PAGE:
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Retired dentist still treks in Nepal to volunteer

Dr. Dave McMorine recommends sealant placement method for use in rural developing areas

June 25, 2014

By Stacie Crozier

Nepal outreach: Local residents in Ilam, Nepal, greet Dr. Dave McMorine and the medical/dental volunteer team in 2012. Volunteers provided medical and dental exams and treatments in the local school pictured behind the group.
Portland, Ore.—
Dr. David McMorine, a retired dentist in Portland and a seasoned traveler, has explored more than 50 countries and provided volunteer dental care in a half dozen remote areas worldwide.

In 1994, he responded to a call for volunteers in Nepal that he saw in the ADA News.

"I am not a mountain man, but when I saw the pitch I thought, 'I should go,'" Dr. McMorine said. "There were seven doctors walking for four days going over mountain passes of 13,000- and 14,000-foot elevations. The experience was amazing. In six days we treated almost 900 people on that trek."

Since then he has made many trips to Nepal. He has raised thousands of dollars to support his trips with generous donations of equipment and supplies—from friends, foundations and dental supply companies. Donors have provided sealant materials and supplies, dental chairs, a generator and a compressor for a hospital dental clinic. He has received generous support from organizations like Newberg, Oregon-based A-dec and Rotary International.

Amid the world's highest mountain peaks, the people of Nepal today have a per capita income equivalent to about $600 U.S. dollars a year. When Dr. McMorine started volunteering there, it was more like $180. The need, he said, is great.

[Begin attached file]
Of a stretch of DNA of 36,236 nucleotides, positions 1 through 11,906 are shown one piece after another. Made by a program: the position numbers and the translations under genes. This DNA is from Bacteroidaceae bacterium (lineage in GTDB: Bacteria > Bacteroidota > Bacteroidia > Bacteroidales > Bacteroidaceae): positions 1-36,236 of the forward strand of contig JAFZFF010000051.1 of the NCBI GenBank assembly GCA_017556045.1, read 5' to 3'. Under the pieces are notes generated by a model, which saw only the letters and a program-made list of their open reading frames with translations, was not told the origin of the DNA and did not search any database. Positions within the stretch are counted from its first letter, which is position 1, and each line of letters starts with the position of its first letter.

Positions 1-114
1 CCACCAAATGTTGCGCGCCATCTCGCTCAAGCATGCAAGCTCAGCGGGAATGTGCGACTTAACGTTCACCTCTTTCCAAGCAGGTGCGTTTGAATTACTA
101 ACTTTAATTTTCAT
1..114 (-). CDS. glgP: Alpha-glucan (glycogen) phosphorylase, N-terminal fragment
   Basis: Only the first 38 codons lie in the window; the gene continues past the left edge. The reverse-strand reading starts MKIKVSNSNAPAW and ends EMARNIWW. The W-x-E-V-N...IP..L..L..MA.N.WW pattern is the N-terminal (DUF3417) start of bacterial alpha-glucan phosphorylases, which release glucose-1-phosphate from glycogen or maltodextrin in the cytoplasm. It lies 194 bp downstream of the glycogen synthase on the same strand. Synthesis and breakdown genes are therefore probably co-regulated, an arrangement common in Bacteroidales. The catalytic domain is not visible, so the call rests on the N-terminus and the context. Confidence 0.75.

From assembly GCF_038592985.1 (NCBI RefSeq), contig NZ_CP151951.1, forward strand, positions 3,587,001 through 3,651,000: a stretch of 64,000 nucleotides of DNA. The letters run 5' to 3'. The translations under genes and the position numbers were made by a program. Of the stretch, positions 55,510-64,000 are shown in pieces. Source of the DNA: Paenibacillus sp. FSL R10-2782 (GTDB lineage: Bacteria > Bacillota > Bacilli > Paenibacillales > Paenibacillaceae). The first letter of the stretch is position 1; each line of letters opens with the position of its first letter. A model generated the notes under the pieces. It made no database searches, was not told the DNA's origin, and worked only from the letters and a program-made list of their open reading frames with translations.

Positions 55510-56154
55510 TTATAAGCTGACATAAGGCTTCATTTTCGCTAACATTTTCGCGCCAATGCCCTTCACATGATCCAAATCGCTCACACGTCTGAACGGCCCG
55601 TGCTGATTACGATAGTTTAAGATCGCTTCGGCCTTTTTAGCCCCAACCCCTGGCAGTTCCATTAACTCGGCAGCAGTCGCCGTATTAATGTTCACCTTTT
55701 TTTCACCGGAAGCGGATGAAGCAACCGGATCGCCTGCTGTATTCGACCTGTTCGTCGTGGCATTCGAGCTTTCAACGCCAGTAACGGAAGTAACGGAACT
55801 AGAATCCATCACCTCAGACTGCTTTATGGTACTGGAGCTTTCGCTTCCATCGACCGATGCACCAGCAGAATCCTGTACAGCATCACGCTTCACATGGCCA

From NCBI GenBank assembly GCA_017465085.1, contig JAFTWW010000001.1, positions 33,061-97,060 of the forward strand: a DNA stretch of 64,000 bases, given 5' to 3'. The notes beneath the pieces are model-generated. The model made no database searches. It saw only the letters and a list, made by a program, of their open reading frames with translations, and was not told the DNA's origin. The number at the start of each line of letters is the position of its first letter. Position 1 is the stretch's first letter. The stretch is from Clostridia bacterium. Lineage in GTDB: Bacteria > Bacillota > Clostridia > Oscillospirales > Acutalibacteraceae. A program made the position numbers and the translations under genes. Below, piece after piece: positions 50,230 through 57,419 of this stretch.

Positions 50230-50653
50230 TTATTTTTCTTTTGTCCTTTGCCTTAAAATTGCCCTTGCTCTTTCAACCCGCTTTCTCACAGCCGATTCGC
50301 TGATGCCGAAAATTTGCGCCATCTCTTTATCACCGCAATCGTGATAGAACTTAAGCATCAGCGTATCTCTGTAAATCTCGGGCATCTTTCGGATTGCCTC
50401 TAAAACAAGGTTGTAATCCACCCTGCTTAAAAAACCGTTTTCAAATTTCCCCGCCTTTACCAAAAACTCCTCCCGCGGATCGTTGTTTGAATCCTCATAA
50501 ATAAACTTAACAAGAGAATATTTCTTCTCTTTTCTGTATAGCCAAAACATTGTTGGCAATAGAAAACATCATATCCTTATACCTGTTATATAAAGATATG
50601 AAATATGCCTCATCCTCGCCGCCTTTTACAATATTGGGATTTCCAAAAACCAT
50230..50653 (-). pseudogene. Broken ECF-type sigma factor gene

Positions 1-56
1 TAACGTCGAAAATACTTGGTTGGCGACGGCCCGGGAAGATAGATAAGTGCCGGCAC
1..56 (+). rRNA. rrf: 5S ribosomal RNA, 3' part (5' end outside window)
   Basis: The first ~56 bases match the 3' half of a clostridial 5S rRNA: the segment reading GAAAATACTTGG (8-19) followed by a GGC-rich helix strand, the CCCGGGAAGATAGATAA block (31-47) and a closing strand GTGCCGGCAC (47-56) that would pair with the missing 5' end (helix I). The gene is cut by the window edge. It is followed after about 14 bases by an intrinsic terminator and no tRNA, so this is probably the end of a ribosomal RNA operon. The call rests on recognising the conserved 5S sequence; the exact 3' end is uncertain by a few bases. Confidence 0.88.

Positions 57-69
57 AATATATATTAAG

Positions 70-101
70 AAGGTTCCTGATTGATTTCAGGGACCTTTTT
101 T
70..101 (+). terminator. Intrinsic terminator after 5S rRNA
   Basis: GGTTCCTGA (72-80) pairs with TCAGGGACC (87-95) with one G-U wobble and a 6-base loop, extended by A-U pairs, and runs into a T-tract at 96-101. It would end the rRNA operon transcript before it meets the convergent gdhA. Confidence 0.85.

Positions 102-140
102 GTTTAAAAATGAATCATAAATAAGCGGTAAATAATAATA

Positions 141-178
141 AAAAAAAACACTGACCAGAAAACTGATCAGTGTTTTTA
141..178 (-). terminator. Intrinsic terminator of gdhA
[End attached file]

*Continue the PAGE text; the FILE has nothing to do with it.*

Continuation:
"If it doesn't rain, people can starve to death because they can't grow food."

Dr. McMorine works with Himalayan HealthCare, a charitable organization with a mission "to create sustainable development programs in the remote areas of Nepal that will improve the quality of life for its people."

He has helped train local dental care providers to place sealants in children to prevent caries.

"Volunteers need to take plenty of toothbrushes, sealant materials and supplies on the mission treks," Dr. McMorine said. "Then they can teach the local dental health care providers apply them."

At age 73, Dr. McMorine has been retired from practice for 16 years, but looks forward to every volunteer trip he makes. "I love traveling," he said. "The cultural differences are amazing. That really sucked me in. But just traveling isn't good enough. I am happy to be able to make a difference. I can hardly wait to go again."

Dr. McMorine wants to share the benefit of his experiences and sealant technique to help other international volunteers.

For example, drying teeth before applying sealants can be a challenge in remote areas like Nepal. "Drying teeth was a pain. I was using a small bulb syringe and it was slow going," he said. "So on a trip in 2012, I took several air mattress foot pumps to dry teeth. That worked so much better than small bulb syringes."

He brings a voltage regulator because of the irregular electrical supply in the field and a surge protector to recharge the LED light curing units, headlamps and flashlights.

His sealant placement technique was featured in the January issue of the Oregon Dental Association's Membership Matters magazine available online at oregondental.org.

"The method is also easy to teach to local providers," he added. "Be sure to bring some high quality extracted teeth to teach the local dental health care providers how to place sealants."

See more about Himalayan HealthCare and upcoming medical-dental treks at himalayan-healthcare.org.

To learn more about volunteering internationally and to find a volunteer opportunity right for you, visit the ADA International Volunteer web page.